Over the years, Charles was active in the community as a member of the Morning Star Lodge No. 44 of the Prince Hall Masons; a Life Member of the NAACP; a lifetime member of the Forest Park Senior Center; a board member of the Lochearn Improvement Association and the Morgan State University Christian Center; a member of the Montford Point Marine Association; and a mentor and partner with Hilton Elementary and Marshburn Elementary Schools. He was the recipient of many awards and honors including many awards from Mt. Zion United Methodist Church and other churches and religious organizations; the NAACP Diamond Jubilee Award; and the Fullwood Foundation Benefit Recognition. One his most memorable and greatest honors was receiving the Congressional Gold Medal, the nation’s highest civilian honor. It was presented to him on June 27, 2012 in Washington, DC for being a member of the Montford Point Marines, the first Black recruits accepted into the Corps. It was this honor for which he received great notoriety from the print, television and radio media.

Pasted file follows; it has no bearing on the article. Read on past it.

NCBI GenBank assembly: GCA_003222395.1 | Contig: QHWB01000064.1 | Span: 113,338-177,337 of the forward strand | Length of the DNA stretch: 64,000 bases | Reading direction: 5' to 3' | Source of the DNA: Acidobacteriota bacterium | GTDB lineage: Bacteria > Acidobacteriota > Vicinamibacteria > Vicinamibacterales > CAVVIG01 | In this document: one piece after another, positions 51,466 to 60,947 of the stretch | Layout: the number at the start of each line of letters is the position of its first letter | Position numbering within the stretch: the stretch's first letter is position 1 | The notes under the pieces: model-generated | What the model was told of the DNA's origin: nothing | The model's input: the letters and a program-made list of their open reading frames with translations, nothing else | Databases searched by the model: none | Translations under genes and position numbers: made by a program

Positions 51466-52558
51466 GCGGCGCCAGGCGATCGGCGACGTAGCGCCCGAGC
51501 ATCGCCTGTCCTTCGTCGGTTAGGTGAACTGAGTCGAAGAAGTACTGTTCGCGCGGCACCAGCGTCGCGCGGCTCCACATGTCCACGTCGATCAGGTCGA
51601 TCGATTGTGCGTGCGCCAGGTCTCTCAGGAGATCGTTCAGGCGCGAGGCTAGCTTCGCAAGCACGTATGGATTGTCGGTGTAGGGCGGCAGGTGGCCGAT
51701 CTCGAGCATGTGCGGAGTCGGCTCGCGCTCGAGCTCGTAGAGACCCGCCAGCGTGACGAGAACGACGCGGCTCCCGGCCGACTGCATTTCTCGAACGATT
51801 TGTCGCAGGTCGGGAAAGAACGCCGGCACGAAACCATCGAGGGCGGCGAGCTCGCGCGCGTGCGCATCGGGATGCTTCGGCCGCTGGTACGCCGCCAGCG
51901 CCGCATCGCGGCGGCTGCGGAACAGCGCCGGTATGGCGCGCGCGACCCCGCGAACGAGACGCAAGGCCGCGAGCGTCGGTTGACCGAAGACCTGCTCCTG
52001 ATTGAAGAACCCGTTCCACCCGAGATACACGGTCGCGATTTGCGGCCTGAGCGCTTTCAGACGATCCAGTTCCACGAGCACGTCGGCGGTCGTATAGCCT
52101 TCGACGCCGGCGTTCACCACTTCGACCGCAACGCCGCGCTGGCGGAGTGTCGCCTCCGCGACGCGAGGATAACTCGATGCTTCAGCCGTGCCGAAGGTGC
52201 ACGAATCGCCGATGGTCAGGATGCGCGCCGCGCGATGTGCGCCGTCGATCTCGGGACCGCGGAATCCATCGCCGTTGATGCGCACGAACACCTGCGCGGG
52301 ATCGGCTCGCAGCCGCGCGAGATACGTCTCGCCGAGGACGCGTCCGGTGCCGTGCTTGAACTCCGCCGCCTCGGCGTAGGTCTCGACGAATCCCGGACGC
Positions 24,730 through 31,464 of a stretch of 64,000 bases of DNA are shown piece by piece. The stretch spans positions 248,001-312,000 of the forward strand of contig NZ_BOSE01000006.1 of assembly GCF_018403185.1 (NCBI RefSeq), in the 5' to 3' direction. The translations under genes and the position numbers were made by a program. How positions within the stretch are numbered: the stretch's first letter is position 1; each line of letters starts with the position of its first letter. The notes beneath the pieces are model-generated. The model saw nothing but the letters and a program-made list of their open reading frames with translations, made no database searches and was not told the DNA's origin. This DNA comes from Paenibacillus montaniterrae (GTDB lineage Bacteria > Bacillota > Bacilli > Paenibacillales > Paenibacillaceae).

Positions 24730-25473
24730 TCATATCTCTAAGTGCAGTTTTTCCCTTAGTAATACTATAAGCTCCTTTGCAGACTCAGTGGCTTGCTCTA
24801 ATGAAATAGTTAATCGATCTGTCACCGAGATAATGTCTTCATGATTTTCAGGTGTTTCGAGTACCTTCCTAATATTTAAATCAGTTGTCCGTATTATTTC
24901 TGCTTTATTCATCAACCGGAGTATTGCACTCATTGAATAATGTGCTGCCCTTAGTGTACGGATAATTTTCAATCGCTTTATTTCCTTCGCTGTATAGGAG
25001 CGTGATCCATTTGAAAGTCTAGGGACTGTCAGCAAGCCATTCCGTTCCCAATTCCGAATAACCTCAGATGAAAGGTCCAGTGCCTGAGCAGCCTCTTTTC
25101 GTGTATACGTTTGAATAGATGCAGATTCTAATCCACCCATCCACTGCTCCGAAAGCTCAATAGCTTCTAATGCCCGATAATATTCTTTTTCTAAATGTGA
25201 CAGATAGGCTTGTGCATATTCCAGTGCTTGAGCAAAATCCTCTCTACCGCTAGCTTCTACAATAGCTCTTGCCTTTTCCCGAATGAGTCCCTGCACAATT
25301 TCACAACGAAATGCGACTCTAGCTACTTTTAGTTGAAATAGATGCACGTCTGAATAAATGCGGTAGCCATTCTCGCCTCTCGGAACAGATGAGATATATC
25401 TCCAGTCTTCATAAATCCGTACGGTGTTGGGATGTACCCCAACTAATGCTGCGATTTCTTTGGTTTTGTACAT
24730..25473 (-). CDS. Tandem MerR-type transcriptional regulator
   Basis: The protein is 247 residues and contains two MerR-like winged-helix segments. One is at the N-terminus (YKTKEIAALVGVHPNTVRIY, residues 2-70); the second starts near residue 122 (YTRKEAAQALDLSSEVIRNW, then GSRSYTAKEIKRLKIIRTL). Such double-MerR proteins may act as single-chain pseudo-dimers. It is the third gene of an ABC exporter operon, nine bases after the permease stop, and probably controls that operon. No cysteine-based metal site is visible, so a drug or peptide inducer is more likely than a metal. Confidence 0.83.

Charles departed this life on Tuesday, Feb. 12, but his legacy will live on in the memory of his family, his church, his community and his many friends. He is survived by his devoted wife Margaret; brothers-in-law, Eugene, William and Rev. Ernest Maurice Sewell; sisters-in-law, Mary Allen, Jessie Thomas, Elaine and the Rev. Brenda Sewell; godchildren, a host of nieces, nephews, and other relatives and friends.
A home-going service will be held Feb 18 beginning at 10 a.m. with a wake, followed by the funeral at 11 a.m. at Mt Zion United Methodist Church, 3050 Liberty Heights Ave., Baltimore, Md. The viewing will be held Feb. 17, 2- 8 p.m.at the Vaughn C. Greene Funeral Home, 8728 Liberty Road, Randallstown, Md.
In lieu of flowers, please make contributions to the Charles N. Wells Memorial Fund, Mt. Zion United Methodist Church, 3050 Liberty Heights Avenue, Baltimore, MD 21215.